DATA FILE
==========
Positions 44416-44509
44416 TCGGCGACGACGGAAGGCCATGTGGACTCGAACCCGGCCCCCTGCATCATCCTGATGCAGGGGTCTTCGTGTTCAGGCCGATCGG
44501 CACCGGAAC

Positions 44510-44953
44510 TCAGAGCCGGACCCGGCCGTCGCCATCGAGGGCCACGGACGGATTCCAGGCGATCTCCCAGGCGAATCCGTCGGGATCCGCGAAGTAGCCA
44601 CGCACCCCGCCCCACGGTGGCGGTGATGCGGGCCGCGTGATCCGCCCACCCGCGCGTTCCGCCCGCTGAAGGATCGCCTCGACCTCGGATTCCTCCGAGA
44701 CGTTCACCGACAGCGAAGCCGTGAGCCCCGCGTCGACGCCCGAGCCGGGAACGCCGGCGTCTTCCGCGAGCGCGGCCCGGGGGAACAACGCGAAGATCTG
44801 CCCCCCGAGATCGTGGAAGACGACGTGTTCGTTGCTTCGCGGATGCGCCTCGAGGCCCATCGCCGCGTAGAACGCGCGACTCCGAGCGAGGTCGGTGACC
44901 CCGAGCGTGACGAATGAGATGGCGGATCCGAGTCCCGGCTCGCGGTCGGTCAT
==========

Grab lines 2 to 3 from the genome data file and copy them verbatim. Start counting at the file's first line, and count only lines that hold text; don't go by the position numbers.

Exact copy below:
44416 TCGGCGACGACGGAAGGCCATGTGGACTCGAACCCGGCCCCCTGCATCATCCTGATGCAGGGGTCTTCGTGTTCAGGCCGATCGG
44501 CACCGGAAC